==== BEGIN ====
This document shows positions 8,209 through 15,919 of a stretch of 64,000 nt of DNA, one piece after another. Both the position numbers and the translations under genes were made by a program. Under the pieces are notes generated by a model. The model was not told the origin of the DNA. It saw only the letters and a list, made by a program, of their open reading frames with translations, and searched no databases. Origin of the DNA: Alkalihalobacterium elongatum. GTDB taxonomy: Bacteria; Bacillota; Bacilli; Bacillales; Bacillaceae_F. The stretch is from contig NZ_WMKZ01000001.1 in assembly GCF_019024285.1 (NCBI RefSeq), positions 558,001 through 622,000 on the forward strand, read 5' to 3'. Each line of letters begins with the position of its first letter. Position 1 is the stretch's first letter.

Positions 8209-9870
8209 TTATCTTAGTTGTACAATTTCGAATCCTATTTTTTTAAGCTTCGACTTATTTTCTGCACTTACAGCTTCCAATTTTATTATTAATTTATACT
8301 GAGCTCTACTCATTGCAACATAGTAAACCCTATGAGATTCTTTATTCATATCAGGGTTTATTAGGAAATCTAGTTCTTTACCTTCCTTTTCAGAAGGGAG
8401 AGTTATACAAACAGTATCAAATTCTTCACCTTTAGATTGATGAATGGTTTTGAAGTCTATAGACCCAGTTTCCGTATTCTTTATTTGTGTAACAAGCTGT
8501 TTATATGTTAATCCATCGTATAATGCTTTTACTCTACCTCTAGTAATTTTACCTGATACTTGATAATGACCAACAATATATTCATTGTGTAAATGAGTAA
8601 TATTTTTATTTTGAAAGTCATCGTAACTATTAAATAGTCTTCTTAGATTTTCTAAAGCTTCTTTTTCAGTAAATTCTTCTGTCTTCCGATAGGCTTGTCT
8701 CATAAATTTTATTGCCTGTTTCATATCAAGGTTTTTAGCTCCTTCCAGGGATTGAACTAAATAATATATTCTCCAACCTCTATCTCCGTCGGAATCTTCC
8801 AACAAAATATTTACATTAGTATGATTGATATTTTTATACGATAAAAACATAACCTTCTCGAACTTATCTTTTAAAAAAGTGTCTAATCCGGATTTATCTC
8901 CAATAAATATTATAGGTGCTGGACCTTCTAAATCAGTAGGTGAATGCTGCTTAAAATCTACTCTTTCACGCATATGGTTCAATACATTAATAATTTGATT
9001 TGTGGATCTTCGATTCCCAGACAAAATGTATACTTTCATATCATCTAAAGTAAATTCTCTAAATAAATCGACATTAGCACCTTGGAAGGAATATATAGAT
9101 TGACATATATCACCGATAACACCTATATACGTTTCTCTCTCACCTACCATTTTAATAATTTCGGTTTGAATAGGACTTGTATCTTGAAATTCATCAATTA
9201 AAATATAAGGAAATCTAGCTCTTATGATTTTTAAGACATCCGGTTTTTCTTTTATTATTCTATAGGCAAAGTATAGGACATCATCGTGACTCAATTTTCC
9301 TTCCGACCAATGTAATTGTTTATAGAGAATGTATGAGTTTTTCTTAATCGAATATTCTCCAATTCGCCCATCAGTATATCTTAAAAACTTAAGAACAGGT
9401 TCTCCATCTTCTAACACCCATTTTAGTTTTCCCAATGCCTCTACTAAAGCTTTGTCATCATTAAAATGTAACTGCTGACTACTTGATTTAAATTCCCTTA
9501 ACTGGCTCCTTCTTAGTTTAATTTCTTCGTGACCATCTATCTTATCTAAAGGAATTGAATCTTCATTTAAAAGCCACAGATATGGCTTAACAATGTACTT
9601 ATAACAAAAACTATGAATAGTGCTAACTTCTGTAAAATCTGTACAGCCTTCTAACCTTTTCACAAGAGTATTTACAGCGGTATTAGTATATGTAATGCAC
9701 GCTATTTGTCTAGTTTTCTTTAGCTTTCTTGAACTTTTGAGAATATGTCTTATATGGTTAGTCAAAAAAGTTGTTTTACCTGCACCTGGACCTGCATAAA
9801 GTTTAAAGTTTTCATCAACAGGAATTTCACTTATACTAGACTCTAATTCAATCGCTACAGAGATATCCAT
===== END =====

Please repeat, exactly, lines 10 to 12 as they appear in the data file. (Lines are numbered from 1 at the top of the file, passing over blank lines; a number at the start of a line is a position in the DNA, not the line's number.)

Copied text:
8901 CAATAAATATTATAGGTGCTGGACCTTCTAAATCAGTAGGTGAATGCTGCTTAAAATCTACTCTTTCACGCATATGGTTCAATACATTAATAATTTGATT
9001 TGTGGATCTTCGATTCCCAGACAAAATGTATACTTTCATATCATCTAAAGTAAATTCTCTAAATAAATCGACATTAGCACCTTGGAAGGAATATATAGAT
9101 TGACATATATCACCGATAACACCTATATACGTTTCTCTCTCACCTACCATTTTAATAATTTCGGTTTGAATAGGACTTGTATCTTGAAATTCATCAATTA